I volunteered to be the “stuff minder” and set myself up on the beach with the food and my kindle. Paradise. Kids had an awesome time swimming in the stunning waters. Ben said that the water was so salty that it would be impossible to drown and that you could just float easily on your back. Hearing that it would be “almost impossible to drown” and the fact that we were parked right next to the lifeguard lulled me into a (probable) false sense of beach security as far as counting heads in the waves was concerned and allowed me to become absorbed in my book. Ben was with them anyway….
Kylah napped on the beach next to me which resulted in incredible sunburn on the back of her legs and her back. I was super relived that she had asked Ben to cream up her back so I was not blamed for his dodgy cream-up job. She is okay though. Nothing that a bit of moisturiser won’t fix.
Most of the people who were on the beach appeared to be Italians so it probably is a local hotspot on a warm and sunny Sunday. Perhaps for a quieter time a weekday might be better. Ben and Rohan did go for a wander up the beach to see if it was quieter elsewhere but all they found (to Ben’s delight and Rohan’s horror) were topless Italian women and the sea of beach umbrella’s that stretched as far as the eye could see.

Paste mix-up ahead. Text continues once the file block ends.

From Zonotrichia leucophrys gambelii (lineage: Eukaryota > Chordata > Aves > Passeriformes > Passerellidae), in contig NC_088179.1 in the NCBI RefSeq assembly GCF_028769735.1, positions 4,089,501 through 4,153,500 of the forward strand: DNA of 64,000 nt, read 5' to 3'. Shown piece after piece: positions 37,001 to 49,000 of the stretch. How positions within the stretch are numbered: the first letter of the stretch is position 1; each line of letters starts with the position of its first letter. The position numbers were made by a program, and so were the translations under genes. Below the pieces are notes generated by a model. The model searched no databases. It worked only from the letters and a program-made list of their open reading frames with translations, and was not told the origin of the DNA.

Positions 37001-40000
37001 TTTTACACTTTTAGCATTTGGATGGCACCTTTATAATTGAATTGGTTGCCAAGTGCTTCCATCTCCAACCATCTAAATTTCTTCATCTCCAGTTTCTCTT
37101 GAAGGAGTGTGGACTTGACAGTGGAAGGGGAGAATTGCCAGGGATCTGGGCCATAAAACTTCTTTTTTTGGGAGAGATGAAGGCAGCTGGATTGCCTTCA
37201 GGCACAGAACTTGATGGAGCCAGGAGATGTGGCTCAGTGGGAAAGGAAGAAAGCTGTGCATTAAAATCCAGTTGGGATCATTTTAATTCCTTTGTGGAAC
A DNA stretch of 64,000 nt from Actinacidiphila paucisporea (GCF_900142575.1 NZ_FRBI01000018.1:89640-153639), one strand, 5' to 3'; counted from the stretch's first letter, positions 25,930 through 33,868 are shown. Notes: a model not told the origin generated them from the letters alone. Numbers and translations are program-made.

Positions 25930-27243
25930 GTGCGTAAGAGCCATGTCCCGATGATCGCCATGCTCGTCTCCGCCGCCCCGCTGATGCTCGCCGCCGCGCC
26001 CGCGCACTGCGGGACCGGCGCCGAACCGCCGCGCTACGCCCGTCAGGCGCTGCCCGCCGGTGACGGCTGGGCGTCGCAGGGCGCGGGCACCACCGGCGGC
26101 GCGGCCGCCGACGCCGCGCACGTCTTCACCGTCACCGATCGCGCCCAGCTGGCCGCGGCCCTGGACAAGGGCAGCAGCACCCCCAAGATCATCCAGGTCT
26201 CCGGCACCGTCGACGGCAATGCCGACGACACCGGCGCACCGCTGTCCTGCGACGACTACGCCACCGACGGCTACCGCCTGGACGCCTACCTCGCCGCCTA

After the beach we made our way back to Roccelbegna and watched a bit of the beer-fest, which was now in it’s 3rd day and still in full swing. For a town of just over 1000 people they sure know how to party!!
For our last meal we invited Luciano out to a local restaurant with us and ate the most delicious meal ever. Part of the restaurant is over 1000 years old (one of the walls) and it has been in the same family for 6 generations. Carlo, the current owner, makes the BEST gelato. I really need to go back to Roccalbegna just to have more!! I feel like everything I usually cook at home is cardboard compared to the incredible dishes we have been experiencing here.
Thanks for reading!!